Clutch arm for E-Z Adjust models of Case clutches used to be part number C26616. The new part number is C26702. You are looking at $110.82 or so if you buy one from a dealer.

The clutch arm for early shim adjust clutches is different. The earlier part number was C23506 but now it's C26702 and it's around $110.82 or so, too.

There's also C27031 Clutch arm that fits many 446/448 models and it's part number C27031. Cost is around $85.22.

The first arm is for Kohler engines and so is the second one if you still have the shim clutch.

We are here to help you solve the problems you are having but you have to read the advice given and then do what we ask you to do so that we can help you further. OK? :thumbsup:
 

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Discussion Starter · #12 ·
Thanks guys. I know I'm dealing with a shim adjustment style clutch.

Hydriv - I understand and I'm not being lazy. I read the manuals and a pretty good amount of other info available on the site (which is awsome by the way). I do understand how to read them and write down p/n's and cross reference them to models and years. The problem I'm having is that illustrations dont exactly like the ones shown in pics of parts for sale on the net (or at least I'm not picking it up - maybe I'm slow). A different p/n doesnt necessarily mean different packaging (could be material , manufacturing process used, heat treat, etc.). Was hoping someone ran into this problem before and could share what they found from a dimensional comparison perspective or whether they've interchanged any orall of them and what did or didnt work if any. I'd rather pay the $100 bucks for a new arm then end up spending $100 on 4 different used ones on e-bay or something hoping I was right based on comparing a pic vs. a 40 year old manual illustration.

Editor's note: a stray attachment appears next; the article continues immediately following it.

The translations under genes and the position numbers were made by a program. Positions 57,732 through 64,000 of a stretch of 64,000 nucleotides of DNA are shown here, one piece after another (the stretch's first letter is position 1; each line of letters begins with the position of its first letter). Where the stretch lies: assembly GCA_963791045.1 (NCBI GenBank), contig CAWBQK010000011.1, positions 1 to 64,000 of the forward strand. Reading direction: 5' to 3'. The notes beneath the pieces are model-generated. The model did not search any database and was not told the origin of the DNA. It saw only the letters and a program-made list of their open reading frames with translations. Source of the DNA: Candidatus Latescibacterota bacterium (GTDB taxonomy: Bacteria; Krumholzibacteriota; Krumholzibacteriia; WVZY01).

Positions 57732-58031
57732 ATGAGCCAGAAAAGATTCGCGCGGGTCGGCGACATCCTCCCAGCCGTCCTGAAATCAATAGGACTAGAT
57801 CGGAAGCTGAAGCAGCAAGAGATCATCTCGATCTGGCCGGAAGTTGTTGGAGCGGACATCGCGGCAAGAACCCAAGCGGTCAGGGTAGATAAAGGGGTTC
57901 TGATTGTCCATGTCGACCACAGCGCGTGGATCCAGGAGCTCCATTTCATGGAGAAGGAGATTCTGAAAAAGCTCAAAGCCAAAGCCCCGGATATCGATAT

If the widths of the fingers which engage the cams are the same amongst them and the distance from the c/l of the clutch/crank to the c/l of the engagement rod loops are the same I suppose I could get any to work with a little finess...
 

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There is very little difference between a shim clutch and EZ adjust clutch so the forks should be interchangeable. I have a vague recollection of installing a short fork on an Onan powered 200 series tractor and had a minor clearance issue that was solved by bending the linkage a bit. I suspect that the longer fork will work in any situation. If I were you and could locate a cheap fork I'd grab it and try it before forking over $100 for a new one but then I'm a Scotsman.
 

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I appreciate the fact that you are doing your "due diligence" here by asking questions first so you buy just once. Keep in mind this. If the engine in a 1973 Kohler powered tractor sits ONE HALF of and inch higher off the frame than it would on a 1972 tractor without the rubber isolation mounts; the belt has to be ONE INCH longer because the belt comes to the clutch on one side and leaves the clutch on the other. So that's 1/2" more each way for a total of one inch. The clutch actuator rod that is between the clutch fork and the lever that works the clutch, doesn't have to travel double the distance like the belt does. There's plenty of leeway under the engine for it to lift up a half inch.

The clutch cams for the shim clutch and the EZ clutch are identical, as are the bearings, shims, clutch disc and so forth. The difference is primarily found in the main shaft that all those parts slide onto. The part numbers and prices I gave you came from Ed Beudro's old site. If Ed sold only 3 clutch forks, then you can take it to the bank that there are only 3 forks to concern yourself with. Since you have a shim clutch, you are down to ONE fork that would be 100 percent correct.

So, let's set all of this aside for the moment.

Shim clutches are a royal PITA to adjust. Why don't you just spend $150.00 or so to buy a good, used EZ Adjust clutch c/w fork, off of e-Bay? Problem solved. You can hang onto your shim clutch for the spare parts it can offer down the road to service the EZ clutch.
 

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Discussion Starter · #16 ·
Bit the bullet and purchased a used fork off e-bay that I'm pretty sure is the right one. Appears to me the big difference is the change to bushed control rod (at both ends) which probably drives larger eyes on the fork.

Maybe a clutch upgrade will be the way to go. I'll keep my eye's open for one. Wonder if a little stiffer belville springs would help keep the disc from wearing as much.